• Most readers on my campus are 125kHz (LF), so is the xEM, we’ll discuss be talking about this frequency from now on.
  • LF tags generally don’t support any encryption. Most LF systems just grab the ID of the card and use that to decide to open/not open a door for example. This makes LF systems easy to clone/fake/spoof.
  • Within 125kHz tags, there are different types of tags.
  • The xEM’s hardware (or chipset, the actual chip inside it) is called the Atmel ATA5577 chip, also referred by t5577 or t55xx later in the post.
  • This chip is an emulation chip which, with a bit of configuration, can act as many different types of RFID tags. Note the distinction here between chip (hardware) and tag (protocol).
  • The xEM ships from Dangerous Things in EM41xx (EM4100) mode. This is mode of emulation that the T5577 chip supports. EM41xx seems to be most common for one-off or hobbyist uses. The xEM Access Controller reads EM41xx tags, and the tags it comes with are EM41xx.
  • You can switch the xEM’s T5577 chip from EM41xx emulation mode to HID emulation mode. HID is another of the many tag types the T5577 chip supports.

To achieve my goal I need to read my campus OneCard and take note of the tag ID. Then I need to clone that tag ID to my xEM, in doing so switching my xEM from EM41xx mode to HID mode and writing the ID number to it. Then I should be able to unlock doors with it!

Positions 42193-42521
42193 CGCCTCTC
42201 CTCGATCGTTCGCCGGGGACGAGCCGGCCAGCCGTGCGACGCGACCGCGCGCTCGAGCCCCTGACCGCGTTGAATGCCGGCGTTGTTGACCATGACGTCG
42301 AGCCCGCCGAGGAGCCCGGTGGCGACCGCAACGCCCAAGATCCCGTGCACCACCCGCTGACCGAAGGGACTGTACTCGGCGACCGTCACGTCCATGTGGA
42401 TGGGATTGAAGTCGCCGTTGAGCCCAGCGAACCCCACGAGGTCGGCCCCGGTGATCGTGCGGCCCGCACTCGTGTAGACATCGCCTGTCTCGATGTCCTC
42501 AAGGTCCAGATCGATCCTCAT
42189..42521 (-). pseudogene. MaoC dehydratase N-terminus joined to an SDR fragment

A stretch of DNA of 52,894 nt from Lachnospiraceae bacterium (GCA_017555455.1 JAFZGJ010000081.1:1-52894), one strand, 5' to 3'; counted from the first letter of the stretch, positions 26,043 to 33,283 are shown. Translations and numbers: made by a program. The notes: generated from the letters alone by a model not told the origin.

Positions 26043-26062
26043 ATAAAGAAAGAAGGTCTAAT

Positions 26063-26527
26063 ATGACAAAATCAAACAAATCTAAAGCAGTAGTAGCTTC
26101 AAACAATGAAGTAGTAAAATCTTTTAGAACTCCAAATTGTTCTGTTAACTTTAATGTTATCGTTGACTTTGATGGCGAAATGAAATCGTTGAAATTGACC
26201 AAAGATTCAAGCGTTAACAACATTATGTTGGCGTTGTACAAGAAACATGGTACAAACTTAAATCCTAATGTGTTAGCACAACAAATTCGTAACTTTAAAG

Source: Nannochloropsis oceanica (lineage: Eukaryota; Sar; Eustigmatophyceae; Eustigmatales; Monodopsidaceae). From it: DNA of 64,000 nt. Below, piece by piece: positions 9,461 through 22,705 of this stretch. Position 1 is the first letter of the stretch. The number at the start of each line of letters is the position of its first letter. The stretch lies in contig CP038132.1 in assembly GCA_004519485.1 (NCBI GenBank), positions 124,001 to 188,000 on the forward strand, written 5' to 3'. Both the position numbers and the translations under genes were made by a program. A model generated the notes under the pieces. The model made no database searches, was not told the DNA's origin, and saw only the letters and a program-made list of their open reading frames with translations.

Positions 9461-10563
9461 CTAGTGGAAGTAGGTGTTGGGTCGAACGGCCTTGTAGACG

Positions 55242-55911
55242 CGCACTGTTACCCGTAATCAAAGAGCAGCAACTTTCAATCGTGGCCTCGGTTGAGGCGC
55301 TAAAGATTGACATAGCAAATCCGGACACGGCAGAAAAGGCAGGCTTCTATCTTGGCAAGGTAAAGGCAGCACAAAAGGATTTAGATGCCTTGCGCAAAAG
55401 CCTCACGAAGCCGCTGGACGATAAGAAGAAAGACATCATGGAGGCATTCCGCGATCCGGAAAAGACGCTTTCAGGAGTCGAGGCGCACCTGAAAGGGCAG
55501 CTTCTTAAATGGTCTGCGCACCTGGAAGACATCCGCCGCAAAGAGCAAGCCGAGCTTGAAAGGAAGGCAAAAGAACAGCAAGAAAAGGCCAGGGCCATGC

To interface with all these cards and tags, I ordered the Proxmark3 RDV4 from Hacker Warehouse.

Next: I struggle with the Proxmark3, antenna woes and whoas. Stay tuned (haha).


RFID is the underlying technology for everything. Every tag is an RFID tag. When it comes to passive NFC technology, it’s just a narrow sub-specification of RFID that defines specific RFID tag types as “NFC Compliant” and there are several types; type 1, 2, 3, 4, and 5… therefore, all passive NFC tags are also RFID tags, but not all RFID tags are NFC compliant.

Correct… and furthermore, frequency does not denote compatibility either… so two 13.56MHz tags might be completely incompatible… for example, ISO14443 and ISO15693 are both 13.56MHz passive RFID tag technologies, but they are not compatible. Diving in a little deeper, two ISO14443 tags might not even be compatible because the frequency and standards are all about how to move data and power, not what the application data actually is, what it means, how it’s stored, what the chip features are, or what commands the chip supports are. Think of an ISO14443 tag like a vehicle… that vehicle could have different storage capacity (is it a truck or a moped), might carry 2 people or 7, or might be small enough to drive through the back streets of London or be an 12 foot wide M1A1 Abrams tank that will tear down buildings as it tries to drive those same streets… and often application developers and software engineers care only about their application… so if their applications only require a small car they will build roads and buildings around that small car and your Abrams tank won’t work… even though it’s a vehicle all the same as that car and they both run on gasoline… they are not anything alike when it comes to capabilities or how an application might be able to use those capabilities.